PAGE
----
Learning curve: Management innovation

If you are the sort of boss who rejects new ideas, then management innovation might not be your thing.

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Last Updated: 07 Dec 2010

What is it?

Without fresh approaches and techniques we are doomed to ever diminishing returns. Great innovators in management - Bill Hewlett and Dave Packard, for example - dare to do things differently (in their case 'management by walking around'). They get away from narrow-minded ideas about the lazy workforce which needs to be controlled. Instead they set people free to perform at their best.

Where did it come from?

In the early 20th century, Frederick Taylor's 'scientific management' was the first attempt to codify what management should be about. He sought the 'one best way' of doing things, an innovation Henry Ford drew inspiration from. But, as the century wore on, smart managers realised employees were becoming better educated and were capable of more. Total Quality Management was based on the idea that an empowered workforce could continuously improve products and services. Today, Google tries to set staff free from management altogether, urging them to spend 10% or more of their time experimenting with their own ideas.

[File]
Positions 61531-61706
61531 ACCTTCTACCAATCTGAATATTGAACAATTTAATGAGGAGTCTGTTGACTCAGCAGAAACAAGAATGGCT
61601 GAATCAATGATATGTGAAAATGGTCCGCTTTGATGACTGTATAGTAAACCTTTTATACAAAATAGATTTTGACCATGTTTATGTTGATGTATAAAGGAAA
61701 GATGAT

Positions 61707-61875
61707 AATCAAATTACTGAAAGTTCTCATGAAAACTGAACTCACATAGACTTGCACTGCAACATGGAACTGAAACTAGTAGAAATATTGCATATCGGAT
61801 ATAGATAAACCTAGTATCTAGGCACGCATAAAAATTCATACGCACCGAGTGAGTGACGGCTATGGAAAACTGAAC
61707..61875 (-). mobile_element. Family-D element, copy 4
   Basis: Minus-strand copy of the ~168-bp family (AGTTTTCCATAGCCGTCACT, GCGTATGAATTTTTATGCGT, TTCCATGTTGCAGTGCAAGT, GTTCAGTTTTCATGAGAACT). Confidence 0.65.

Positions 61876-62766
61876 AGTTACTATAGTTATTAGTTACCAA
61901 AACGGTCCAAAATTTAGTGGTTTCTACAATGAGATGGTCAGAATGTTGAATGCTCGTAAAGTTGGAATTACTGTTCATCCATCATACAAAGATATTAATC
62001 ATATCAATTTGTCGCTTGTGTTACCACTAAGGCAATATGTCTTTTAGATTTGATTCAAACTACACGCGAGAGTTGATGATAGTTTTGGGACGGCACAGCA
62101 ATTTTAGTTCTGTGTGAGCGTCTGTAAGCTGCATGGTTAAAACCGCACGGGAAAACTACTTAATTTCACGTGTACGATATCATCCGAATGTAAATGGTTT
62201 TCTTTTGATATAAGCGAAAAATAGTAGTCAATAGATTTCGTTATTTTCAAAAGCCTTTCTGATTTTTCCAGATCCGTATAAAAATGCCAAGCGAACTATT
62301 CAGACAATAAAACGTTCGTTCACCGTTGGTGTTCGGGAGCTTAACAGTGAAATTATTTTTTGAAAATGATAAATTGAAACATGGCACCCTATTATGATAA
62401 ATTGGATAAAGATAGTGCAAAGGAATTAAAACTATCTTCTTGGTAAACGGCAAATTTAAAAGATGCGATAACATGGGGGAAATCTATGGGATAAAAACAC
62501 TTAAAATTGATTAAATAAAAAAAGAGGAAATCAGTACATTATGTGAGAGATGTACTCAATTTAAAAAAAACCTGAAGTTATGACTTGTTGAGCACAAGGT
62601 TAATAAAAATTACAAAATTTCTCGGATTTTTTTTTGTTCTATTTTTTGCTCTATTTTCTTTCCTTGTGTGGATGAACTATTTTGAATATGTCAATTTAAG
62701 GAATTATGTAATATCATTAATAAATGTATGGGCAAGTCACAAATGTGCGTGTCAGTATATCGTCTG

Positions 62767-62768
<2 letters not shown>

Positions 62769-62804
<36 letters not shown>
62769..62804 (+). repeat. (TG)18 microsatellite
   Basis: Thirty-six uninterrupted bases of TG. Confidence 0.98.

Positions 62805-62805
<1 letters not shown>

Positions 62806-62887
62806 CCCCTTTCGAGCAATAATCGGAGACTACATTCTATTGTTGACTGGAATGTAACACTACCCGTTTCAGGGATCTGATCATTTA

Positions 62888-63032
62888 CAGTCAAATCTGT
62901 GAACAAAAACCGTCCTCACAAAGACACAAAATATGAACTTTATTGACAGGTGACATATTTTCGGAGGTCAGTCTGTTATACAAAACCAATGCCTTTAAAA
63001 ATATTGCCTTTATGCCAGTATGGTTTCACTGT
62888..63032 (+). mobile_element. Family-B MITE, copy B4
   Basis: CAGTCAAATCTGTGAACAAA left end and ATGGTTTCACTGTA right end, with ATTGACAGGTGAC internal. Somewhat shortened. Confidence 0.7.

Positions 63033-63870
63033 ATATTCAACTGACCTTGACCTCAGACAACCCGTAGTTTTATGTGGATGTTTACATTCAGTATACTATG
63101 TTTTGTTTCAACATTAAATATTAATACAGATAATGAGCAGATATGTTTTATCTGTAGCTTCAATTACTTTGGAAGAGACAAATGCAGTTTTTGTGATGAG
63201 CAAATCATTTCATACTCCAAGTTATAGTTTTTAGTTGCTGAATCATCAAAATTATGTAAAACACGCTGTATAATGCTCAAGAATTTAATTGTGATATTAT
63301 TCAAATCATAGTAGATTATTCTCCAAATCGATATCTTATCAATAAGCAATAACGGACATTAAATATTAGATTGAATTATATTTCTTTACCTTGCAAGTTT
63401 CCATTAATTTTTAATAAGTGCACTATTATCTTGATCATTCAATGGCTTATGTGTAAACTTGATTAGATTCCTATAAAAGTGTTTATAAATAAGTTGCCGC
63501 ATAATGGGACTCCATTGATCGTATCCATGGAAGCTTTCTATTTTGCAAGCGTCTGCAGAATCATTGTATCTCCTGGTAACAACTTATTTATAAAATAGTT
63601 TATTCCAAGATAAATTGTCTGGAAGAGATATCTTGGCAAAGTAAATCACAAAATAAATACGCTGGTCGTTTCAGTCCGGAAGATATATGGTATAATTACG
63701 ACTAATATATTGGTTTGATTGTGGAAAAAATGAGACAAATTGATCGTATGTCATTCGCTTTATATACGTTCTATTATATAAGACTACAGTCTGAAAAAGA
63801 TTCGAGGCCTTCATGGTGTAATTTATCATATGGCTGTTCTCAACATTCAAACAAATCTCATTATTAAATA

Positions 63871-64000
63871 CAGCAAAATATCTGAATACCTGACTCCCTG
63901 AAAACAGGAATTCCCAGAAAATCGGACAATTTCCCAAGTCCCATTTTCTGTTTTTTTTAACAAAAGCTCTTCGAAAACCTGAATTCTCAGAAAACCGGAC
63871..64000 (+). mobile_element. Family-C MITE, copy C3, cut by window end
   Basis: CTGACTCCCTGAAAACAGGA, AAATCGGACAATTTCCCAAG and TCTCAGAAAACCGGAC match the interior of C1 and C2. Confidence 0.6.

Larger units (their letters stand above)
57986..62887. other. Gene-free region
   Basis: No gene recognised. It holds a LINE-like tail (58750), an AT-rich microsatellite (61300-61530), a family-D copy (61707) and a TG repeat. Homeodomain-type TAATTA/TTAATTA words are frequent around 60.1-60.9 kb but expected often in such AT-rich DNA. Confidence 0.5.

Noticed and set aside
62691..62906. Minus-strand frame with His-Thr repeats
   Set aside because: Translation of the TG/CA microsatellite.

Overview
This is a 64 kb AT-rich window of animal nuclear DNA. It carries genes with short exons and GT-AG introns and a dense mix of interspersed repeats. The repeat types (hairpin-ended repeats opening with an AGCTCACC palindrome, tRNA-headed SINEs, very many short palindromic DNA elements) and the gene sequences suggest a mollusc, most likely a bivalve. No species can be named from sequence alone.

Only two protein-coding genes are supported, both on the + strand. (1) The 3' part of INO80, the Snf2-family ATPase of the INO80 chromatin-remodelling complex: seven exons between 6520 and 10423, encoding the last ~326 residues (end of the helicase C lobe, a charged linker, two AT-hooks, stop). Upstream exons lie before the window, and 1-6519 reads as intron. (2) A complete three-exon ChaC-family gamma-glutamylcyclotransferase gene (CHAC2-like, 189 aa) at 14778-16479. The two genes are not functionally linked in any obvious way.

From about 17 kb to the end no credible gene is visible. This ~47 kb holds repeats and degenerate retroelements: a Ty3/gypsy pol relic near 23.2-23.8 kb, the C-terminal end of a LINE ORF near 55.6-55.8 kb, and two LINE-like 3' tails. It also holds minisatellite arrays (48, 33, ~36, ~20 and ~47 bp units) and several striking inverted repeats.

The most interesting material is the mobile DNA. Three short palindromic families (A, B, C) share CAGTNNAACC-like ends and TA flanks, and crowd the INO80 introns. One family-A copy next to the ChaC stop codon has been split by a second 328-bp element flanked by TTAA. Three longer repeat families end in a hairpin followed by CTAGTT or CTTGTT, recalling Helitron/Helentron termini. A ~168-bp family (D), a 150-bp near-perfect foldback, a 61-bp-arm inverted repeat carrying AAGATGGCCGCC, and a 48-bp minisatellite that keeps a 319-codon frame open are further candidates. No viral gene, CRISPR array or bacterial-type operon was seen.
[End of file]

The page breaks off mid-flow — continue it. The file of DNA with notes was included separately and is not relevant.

Where is it going?

Gary Hamel, the management guru, is banging the drum for management innovation on a new website, managementexchange.com. He says managers need to be ambitious and find some 'moon shots', ie big dreams for the 21st century. Peter Shaw, a seasoned partner with consultants Praesta, says management innovation holds the key to business recovery. 'The most successful leaders are open to radical thinking about the way that things are done,' he says. What have you got to lose by trying something new?

Fad quotient: Eight, but inching (centimetring?) up.

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